Plenty of gamemasters still use graph paper and three-ring binders to organize their role-playing campaigns, but there’s an arsenal of tools available to the tech-savvy GM. I talked to a bunch of experienced GMs to find out how they use digital tools to create and track their RPG adventures.
Aside from a twisted, devious imagination, good organizational skills are a gamemaster’s most important quality. Between world-building, adventure writing, linking multiple plot lines, and tracking the players and a horde of NPCs, a GM has a lot to keep straight.
Scrivener, Evernote, and Realm Works
While working on the campaign world for a Pathfinder RPG I'm running this summer, I realized Scrivener ($40, intended for organizing novels, research papers, and the like) was ideal for laying out parts of a world. I work mainly in the research folder, creating headings and sub-headings, filling in bits of text, place names, NPCs, and more. Scrivener makes it really easy to drag images into a folder, too. I started out grabbing photos of real-world mountains from Wikipedia, so as the players travel I can show them images of what the terrain looks like. Later, I’ll probably borrow images from fantasy art to stand in for various NPCs and monsters. I keep the Scrivener project files in my Dropbox folder so they’re accessible and up to date on all my devices.
Also worth mentioning: Scrivener has an amazing random name generator built in. You can set the ethnic origin of both first and last names, and set what letter the names begin or end with. It's easily the most robust name generator I've ever seen, and it's a perfect tool for GMs creating NPCs (I used it and this table of D100 random personality traits I devised to populate a small village in about ten minutes).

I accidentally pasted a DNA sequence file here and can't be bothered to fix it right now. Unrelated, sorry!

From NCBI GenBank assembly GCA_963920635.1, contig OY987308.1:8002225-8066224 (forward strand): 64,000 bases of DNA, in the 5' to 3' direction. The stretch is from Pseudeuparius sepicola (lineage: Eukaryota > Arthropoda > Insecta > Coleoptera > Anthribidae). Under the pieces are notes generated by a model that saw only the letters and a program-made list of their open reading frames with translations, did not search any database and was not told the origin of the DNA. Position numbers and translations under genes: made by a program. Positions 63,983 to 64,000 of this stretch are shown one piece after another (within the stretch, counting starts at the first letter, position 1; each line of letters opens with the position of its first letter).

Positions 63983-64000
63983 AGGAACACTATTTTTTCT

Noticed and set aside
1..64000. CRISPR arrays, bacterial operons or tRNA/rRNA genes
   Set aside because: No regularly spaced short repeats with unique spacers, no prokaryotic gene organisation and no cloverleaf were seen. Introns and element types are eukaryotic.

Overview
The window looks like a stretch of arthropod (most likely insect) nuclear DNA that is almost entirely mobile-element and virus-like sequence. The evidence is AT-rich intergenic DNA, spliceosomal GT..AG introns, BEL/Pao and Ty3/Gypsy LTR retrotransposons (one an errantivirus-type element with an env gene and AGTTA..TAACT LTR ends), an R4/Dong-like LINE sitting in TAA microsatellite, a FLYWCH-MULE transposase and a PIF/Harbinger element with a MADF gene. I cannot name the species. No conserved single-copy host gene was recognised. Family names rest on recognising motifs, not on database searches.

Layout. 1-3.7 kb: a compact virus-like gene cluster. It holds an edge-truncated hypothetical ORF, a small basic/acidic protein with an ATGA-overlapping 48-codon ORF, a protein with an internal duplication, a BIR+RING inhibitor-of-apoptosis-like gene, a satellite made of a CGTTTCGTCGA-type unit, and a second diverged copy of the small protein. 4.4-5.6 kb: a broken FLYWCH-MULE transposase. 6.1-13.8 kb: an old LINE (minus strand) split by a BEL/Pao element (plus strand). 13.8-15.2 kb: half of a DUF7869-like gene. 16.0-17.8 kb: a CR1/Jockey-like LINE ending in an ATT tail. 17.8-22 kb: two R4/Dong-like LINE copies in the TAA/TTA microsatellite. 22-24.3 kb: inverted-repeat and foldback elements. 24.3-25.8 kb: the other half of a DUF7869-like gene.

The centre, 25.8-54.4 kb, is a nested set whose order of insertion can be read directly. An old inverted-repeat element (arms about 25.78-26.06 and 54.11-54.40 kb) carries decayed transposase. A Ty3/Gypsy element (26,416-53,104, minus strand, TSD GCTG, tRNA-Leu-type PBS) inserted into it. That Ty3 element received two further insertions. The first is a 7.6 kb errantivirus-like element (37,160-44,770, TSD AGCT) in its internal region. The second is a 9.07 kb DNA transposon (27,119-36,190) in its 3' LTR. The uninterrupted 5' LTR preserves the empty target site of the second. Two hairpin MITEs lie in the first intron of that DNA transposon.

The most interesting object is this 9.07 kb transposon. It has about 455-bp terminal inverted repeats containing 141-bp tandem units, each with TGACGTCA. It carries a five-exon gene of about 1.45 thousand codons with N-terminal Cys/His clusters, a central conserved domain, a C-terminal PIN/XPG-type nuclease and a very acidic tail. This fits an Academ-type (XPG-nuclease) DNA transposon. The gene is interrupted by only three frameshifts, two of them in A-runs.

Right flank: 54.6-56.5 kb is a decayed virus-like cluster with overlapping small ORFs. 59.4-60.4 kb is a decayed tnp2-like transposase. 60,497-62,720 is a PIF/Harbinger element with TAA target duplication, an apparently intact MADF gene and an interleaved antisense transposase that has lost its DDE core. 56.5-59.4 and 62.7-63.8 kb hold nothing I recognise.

While Scrivener was the impetus for this article, none of the other GMs I talked to mentioned using it. However, there are several similar organizational tools that did come up. Manda Collis, freelance writer and editor and creator of Charisma Bonus and Roleplay Hub, told me, “I'm a huge fan of Evernote, since it syncs everything across all platforms and I can access it wherever and whenever. I have separate notebooks set up for different aspects of games, the various creatures I'll use, and so on, so it's always available no matter what device I choose to use.”
Wolfgang Baur, publisher at Kobold Press and designer for the Deep Magic Kickstarter, told me he keeps Evernote open during game sessions, “to track new NPCs in case they show up again later.”